Louth were in big trouble as they moved Brian Donnelly outfield in an effort to win possession and they got the break they needed in the 25th minute when they turned over possession with Connery’s misplaced pass in front of his goal and the ball was played out to JP Rooney in the left corner.
His high cross was fisted to the net by the incoming Ronan Carroll and Louth were back in the game completely against the run of play.
The visitors began to play with more confidence but they began to miss chances with Eamonn McAuley and Clarke shooting wide from good positions.
But it was the same for the home side as they too wasted opportunities as a period of ten minutes passed without a score, that is until Keenan pointed from a free to leave it all square at the interval, 1-2 to 0-5.
Louth started the second half with Carroll at full forward as Donnelly dropped to the centre of midfield but Waterford again took control as the did in the first half with Tommy Prendergast putting Sean Fleming through on goal only for the corner forward to blaze the ball the ball wide.
In the 37th minute Fleming set up Hurney for a point. Further points from Grey and Fleming followed as Louth slipped back into first gear, allowing an average team to attack them at will for the second time in just over a week.
It was at this point that Fitzpatrick began to ring the changes. Andy McDonnell, Maguire and Colm Judge were all introduced for Derek Crilly, Rooney and Clarke.
Just as they tried to settle into the action, Brian Wall put Waterford further ahead before Liam Shevlin spurned a glorious chance for Louth as he ventured forward, but he rattled the side netting.
Louth then lifted their game with a point from substitute McDonnell in the 51st minute.
hauling them into it
Seconds later Keenan won the ball in his own half and raced in to score a fine point. Waterford hit back immediately however with points from Prendergast and Patrick Hurney for a 0-11 to 1–4 lead but then Louth were given a lifeline as Grey saw red.
Just how tight this division was can be seen from the fact that had Louth lost they would probably have been relegated on the head to head with Waterford.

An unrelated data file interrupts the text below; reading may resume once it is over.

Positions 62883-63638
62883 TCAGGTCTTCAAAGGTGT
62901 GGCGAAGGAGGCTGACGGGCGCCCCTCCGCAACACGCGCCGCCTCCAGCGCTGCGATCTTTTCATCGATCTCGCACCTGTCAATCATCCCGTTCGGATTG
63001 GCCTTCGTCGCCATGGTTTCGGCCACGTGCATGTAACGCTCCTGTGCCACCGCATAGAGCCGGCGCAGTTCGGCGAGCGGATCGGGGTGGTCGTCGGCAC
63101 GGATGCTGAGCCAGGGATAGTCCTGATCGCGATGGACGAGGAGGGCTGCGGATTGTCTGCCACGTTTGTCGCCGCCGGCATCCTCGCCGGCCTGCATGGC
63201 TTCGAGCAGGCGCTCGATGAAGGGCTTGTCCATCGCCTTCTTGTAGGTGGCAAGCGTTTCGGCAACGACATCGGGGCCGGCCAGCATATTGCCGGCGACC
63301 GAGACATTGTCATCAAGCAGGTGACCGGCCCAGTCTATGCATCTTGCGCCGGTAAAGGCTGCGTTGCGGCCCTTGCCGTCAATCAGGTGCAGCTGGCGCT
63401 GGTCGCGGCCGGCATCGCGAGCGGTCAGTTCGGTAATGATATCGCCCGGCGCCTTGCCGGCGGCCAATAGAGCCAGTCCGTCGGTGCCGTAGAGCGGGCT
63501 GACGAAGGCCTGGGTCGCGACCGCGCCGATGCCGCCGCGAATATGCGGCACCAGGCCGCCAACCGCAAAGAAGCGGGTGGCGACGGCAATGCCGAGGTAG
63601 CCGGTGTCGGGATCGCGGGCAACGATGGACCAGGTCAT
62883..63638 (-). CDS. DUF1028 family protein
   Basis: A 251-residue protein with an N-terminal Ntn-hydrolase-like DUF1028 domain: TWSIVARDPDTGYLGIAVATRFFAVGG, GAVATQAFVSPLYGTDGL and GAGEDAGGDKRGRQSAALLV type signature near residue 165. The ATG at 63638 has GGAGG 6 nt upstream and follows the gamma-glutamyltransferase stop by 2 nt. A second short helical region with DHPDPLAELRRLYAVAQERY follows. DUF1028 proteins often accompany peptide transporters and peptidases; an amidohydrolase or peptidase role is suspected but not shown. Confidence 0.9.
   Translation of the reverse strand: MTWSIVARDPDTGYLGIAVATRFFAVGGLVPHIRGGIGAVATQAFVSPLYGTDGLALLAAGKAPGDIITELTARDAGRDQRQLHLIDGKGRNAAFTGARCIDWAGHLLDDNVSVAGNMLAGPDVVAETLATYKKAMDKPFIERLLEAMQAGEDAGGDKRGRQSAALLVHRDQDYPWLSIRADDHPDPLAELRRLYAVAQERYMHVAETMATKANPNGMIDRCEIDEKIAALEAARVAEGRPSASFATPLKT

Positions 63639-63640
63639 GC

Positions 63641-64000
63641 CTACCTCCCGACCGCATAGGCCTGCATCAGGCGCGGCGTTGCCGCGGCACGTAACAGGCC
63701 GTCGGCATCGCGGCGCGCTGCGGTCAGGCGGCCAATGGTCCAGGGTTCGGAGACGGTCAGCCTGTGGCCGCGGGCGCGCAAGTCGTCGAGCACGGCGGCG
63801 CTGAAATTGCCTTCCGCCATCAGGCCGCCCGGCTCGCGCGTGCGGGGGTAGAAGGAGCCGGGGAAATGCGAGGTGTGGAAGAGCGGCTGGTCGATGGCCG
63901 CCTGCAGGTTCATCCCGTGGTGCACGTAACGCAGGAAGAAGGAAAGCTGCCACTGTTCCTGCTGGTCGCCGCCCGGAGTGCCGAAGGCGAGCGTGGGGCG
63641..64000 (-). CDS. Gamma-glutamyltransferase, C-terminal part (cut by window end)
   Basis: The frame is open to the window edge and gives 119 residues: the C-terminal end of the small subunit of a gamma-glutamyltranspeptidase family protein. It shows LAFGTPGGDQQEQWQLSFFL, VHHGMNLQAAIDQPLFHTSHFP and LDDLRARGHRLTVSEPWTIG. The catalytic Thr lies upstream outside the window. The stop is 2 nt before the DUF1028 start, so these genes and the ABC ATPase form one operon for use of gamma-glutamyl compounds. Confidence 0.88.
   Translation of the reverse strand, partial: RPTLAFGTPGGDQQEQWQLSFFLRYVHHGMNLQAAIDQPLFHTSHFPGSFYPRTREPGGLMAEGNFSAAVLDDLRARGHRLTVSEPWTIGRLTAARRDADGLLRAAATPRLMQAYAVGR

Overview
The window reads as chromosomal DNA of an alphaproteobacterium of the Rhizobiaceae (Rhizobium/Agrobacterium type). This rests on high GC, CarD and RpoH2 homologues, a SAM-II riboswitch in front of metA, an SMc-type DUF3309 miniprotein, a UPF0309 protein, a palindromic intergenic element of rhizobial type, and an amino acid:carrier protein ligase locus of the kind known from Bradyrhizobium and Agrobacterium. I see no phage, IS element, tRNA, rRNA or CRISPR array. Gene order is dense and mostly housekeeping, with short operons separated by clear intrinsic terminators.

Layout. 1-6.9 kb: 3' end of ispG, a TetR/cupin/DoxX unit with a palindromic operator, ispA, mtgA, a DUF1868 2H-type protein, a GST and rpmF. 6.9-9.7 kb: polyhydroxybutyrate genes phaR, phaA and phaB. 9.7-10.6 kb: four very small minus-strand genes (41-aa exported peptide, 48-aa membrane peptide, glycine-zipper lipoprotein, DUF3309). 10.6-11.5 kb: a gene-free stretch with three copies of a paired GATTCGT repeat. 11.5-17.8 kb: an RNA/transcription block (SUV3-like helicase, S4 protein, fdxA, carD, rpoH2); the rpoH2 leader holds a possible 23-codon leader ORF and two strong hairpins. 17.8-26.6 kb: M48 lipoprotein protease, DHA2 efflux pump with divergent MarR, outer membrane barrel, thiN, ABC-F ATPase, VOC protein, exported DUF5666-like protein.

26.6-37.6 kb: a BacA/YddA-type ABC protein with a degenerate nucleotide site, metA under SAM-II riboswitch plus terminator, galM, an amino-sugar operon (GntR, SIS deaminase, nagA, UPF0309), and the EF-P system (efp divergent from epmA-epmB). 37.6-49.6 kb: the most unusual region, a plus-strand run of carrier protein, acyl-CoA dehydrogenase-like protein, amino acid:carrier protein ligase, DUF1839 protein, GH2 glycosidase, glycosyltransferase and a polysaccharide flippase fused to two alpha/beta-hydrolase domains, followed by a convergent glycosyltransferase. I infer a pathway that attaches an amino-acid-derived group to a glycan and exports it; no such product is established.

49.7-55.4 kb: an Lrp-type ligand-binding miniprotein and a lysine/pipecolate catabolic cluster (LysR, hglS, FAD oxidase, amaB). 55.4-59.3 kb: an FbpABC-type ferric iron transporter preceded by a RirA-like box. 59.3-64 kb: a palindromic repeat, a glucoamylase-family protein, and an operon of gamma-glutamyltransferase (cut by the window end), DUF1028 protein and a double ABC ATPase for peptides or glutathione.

But what is really amazing is that victory has given them promotion and a place in the Divisional final against Westmeath in Croke Park in two weeks, something that did not seem likely before the game and even at time, during this game.
It’s the boost Louth needed before they enter the Championship, but it cannot paper over some of the cracks over the past number of weeks. Hopefully the adrenaline boost of a final spot will inject some much needed confidence back into the players who, for the past four games have looked devoid of the swagger they so freely exuded in their opening three games in the campaign.
A trip to Croke Park seems on the cards, the scene of many memories, both good and bad from 2010.
For Louth it really is their first chance to finally put the Leinster Final and move on, into the Championship as Division Three champions.
Scorers - Louth: Ronan Carroll (1-2), Paddy Keenan (0-5, 1f), Darren Clarke(0-1f), Andy McDonnell, Derek Maguire and Ray Finnegan (0-1) each.
Waterford: Patrick Hurney (0-4), Wayne Hennessy (0-2), Mark Ferncombe, Tony Grey, Sean Fleming, Tommy Prendergast and Brian Wall (0-1) each.
Louth: Neil Gallagher; Eamonn McAuley, Aaron Hoey, Gerard Hoey; Ray Finnegan, Dessie Finnegan, Eamonn McAuley; Paddy Keenan, Ronan Carroll; Derek Crilly, Mark Brennan, Adrian Reid; Darren Clarke, Brian Donnelly, JP Rooney.
Subs: Andy McDonnell for D Crilly (45mins) and Derek Maguire for Rooney (45mins), Colm Judge for D Clarke (50 mins), Paraic Smith for Brennan (65mins).
Waterford: Kieran Cotter; Maurice O’Gorman, Thomas O’Gorman, Kieran Connery; Tony Grey, Shane Briggs, John Hurney; Eamonn Walsh, Brian Phelan; Brian Wall, Patrick Hurney, Wayne Hennessy, Sean Fleming, Tommy Prendergast, Mark Ferncombe. Subs: Cillian O’Keeffe for Ferncombe (56mins), Michael O’Gorman for J Hurney (56mins), Tommy Connors for Fleming (65mins). Referee: M Collins (Cork).